Studying hard can bring sweet rewards, like screaming "We love you!" to Taylor Swift from seats that match the color of Clifford the Big Red Dog.
The Grammy Award-winning superstar stopped by the headquarters of Scholastic Inc. on Wednesday and chatted and performed at the publisher's downstairs auditorium, where about 200 grade-schoolers and middle-schoolers, most of them girls, had received a break from class to see Swift talk about reading and writing. The children had been selected by their schools because of improvement in their reading scores.
"I think that smart kids are the coolest kids," Swift, wearing a dark-blue cotton dress with red and white flowers and two-tone high heel shoes, said to much delight as she was interviewed on stage by "America's Got Talent" host Nick Cannon.
The 20-year-old singer-songwriter, who has been busy promoting her new CD, "Speak Now," shared songwriting tips (imagine you're writing a letter, she advised), childhood reading memories and repeated plugs for books as a path to a better life.
"(Without books) You can let little things pass you by, little details," she said. "Like, say you're driving down the road and there's just this really beautiful autumn tree and it has these gorgeous orange leaves. You might just let that pass you by if you have never read books that describe how beautiful they are, from somebody else's perspective."
Swift did more than talk. She sang a few lines from one of her favorite songs, Faith Hill's "This Kiss," and was joined by her band at the end to perform her new single, "Mine."
The children made their own music, spontaneously singing along when Swift's "You Belong With Me" was played on the house sound system before she arrived.
Swift, a native of Wyomissing, Pa., whose first record came out when she was 16, said she had always been a reader and was encouraged by her parents and teachers. She started writing poetry in second grade and by fourth grade had enough courage to enter a poem, "Monster in My Closet," in a national poetry contest. (She didn't win, she says, but she did place.) Studying "Romeo and Juliet" in ninth grade helped inspire her Top 10 single "Love Story."
She also said she loved "Sesame Street" books growing up and was inspired by the stories of Dr. Seuss because of their rhymes.
"A lot of people who gravitate toward music are really, really sort of drawn to poetry because the words all have a rhythm and it comes together just right," she said. "I love poetry, because if you get it right, if you put the right rhymes at the right ends of the sentences, you can almost make words bounce off a page."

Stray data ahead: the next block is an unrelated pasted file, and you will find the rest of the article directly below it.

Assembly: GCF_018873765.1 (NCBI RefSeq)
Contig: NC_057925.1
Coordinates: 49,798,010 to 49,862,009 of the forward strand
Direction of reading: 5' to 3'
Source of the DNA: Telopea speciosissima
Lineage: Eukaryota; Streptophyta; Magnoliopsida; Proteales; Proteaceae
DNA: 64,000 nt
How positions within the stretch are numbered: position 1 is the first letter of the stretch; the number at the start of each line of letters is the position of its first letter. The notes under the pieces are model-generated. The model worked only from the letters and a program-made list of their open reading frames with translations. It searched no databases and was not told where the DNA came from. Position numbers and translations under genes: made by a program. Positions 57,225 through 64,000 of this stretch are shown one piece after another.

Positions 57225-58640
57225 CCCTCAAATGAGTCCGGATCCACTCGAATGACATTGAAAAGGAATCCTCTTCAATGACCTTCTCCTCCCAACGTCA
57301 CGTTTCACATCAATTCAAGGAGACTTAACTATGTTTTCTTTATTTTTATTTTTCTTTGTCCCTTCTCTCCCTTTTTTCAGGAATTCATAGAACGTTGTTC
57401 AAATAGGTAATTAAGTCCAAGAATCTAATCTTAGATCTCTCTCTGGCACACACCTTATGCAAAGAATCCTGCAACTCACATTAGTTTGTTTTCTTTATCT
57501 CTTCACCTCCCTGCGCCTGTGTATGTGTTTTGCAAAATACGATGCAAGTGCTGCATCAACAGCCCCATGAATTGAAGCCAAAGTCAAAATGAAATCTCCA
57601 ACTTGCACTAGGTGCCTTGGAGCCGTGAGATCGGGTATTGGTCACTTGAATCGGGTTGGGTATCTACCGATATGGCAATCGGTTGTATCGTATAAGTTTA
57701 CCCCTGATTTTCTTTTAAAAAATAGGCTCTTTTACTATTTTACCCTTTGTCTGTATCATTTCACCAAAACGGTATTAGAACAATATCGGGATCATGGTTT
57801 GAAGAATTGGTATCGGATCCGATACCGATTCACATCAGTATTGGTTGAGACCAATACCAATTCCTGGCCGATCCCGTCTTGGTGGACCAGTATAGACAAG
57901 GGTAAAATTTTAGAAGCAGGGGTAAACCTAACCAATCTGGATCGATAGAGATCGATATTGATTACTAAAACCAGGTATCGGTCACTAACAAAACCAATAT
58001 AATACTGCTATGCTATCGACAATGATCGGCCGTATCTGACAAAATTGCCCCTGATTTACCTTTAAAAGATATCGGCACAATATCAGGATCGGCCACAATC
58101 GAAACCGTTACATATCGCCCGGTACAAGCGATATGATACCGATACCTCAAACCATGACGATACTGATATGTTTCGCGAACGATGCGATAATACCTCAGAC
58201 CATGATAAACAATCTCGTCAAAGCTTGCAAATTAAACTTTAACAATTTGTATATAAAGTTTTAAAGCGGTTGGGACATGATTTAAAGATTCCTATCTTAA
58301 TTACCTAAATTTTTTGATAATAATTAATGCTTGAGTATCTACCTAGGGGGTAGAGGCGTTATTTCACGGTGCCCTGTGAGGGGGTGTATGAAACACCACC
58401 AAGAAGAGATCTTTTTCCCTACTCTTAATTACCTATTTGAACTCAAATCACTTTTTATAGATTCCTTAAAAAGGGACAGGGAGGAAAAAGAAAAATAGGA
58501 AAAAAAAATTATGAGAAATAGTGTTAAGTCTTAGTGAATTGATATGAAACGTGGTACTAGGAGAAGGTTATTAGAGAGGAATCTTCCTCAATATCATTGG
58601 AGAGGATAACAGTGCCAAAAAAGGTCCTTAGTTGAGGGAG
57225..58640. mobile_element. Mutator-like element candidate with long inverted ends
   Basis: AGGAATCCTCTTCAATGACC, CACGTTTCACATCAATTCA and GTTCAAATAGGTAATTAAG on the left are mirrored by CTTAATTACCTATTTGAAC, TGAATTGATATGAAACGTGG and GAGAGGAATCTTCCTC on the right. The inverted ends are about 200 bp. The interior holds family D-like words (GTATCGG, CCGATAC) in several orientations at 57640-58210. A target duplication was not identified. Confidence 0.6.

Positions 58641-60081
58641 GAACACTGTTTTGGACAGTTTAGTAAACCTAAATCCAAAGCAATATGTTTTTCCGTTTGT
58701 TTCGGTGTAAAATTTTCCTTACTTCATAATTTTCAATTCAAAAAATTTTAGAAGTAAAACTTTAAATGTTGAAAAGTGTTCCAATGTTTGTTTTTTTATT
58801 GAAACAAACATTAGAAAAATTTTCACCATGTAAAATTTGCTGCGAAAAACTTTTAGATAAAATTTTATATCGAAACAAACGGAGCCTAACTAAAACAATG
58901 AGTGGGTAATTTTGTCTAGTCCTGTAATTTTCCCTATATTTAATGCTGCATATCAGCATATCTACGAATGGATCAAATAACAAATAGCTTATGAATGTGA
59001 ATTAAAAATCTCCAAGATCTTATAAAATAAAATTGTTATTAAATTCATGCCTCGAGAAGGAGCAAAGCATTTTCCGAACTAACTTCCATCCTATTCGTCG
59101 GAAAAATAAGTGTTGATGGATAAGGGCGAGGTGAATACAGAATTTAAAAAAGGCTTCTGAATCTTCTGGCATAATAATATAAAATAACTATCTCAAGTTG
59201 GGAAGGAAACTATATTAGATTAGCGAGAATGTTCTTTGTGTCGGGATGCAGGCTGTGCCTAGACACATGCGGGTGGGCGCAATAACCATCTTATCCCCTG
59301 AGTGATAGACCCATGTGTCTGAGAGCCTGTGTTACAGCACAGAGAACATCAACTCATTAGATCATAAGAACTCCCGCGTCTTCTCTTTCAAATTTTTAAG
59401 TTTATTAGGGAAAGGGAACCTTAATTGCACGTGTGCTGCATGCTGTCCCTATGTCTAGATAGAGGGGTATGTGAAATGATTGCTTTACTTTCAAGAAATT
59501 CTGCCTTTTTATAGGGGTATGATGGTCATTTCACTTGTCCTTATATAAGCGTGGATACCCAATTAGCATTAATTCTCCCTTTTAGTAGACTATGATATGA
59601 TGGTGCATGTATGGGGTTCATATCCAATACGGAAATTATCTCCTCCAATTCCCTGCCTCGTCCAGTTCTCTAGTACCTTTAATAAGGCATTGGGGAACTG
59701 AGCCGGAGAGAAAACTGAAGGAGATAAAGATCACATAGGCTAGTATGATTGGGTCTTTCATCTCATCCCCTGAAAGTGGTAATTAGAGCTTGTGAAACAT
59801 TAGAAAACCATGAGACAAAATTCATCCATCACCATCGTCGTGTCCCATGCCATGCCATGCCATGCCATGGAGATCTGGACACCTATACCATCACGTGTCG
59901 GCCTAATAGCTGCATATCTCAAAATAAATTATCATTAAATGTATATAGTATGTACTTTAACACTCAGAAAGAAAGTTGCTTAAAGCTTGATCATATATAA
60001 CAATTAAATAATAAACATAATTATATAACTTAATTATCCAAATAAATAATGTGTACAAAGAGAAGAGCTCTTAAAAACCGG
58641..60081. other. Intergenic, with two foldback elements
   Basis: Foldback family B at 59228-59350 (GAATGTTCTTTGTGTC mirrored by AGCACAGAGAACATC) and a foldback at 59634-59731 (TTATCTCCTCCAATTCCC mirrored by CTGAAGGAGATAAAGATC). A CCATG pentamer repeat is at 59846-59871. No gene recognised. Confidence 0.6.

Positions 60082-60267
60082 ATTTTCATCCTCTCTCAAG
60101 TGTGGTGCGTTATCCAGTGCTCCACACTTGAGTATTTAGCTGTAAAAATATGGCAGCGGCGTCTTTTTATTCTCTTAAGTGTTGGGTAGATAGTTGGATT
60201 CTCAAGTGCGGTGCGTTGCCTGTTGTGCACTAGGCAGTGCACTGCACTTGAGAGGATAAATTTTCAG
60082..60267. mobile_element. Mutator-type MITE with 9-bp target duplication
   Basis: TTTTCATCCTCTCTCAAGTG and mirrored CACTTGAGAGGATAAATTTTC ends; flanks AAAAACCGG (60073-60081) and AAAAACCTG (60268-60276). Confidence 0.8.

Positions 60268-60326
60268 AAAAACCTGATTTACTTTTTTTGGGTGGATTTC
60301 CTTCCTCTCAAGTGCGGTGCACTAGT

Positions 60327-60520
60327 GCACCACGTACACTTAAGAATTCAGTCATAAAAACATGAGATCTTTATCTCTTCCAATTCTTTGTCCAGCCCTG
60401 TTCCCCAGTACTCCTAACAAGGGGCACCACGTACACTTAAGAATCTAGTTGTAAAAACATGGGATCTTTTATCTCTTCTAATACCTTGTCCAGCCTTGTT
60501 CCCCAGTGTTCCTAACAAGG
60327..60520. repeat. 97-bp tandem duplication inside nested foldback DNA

Responding to student questions, Swift said she enjoyed authors who had a "a very conversational style to their writing" and was drawn most to books that dramatized history, perhaps about a "girl during the Revolutionary War." She said reading made her a better songwriter because it helps you with "understanding metaphors" and "how to paint a picture with a song."
Asked how to encourage children who don't like to read, she suggested not taking on too much, perhaps starting with a short story or even a newspaper.
"It doesn't have to be a big, thick, long book," she said. "You don't have to pick up something that looks scary."
On stage, Swift cited Harper Lee's "To Kill a Mockingbird" as a favorite. Interviewed briefly at a post-show reception, Swift said she loved the novel, set in the South in the 1950s, because of how it was narrated from a child's point of view.
"The main character didn't exactly know what was going on, but the reader does," she said. "It's all portrayed in an interesting way, all the huge issues in the book, like civil right, come from a children's perspective. It's an interesting way to tell a story."
Swift is part of a new Scholastic promotional campaign, "You are What You Read," for which authors, celebrities and public figures from Secretary of State Hillary Rodham Clinton to "Percy Jackson" novelist Rick Riordan choose favorite books. Swift's picks include E.B. White's "Charlotte's Web" and Elizabeth Gilbert's memoir on divorce and recovery, "Eat, Pray, Love," not a surprising choice for a songwriter known for her romantic laments and explorations.
Swift said during the reception that she was enjoying Gilbert's most recent book, "Committed," in which the author marries the Brazilian man she met in "Eat, Pray, Love."
"Listening to her talk at seminars, especially one that I YouTubed, where she was talking about trying to create her followup project, it made me cry," Swift said. "It was so inspirational."
See the entire article HERE
Thursday, October 28, 2010
Monday, October 25, 2010
Lawless's example author-editor pair? Jane Austen and William Gifford.
I've always believed that editing is a team effort--that author and editor need to work hand-in-hand to bring out the best of a story. One person is emotional connected to the material and the other is more objective, though enamored with the author's talents and abilities. That dichotomy is imperative, in my opinion.
She's renowned for her precise, exquisite prose, but new research shows Jane Austen was a poor speller and erratic grammarian who got a big helping hand from her editor.
Oxford University English professor Kathryn Sutherland studied 1,100 handwritten pages of unpublished work from the author of incisive social comedies such as Pride and Prejudice. She said Saturday that they contradicted the claim by Austen's brother Henry that "everything came finished from her pen."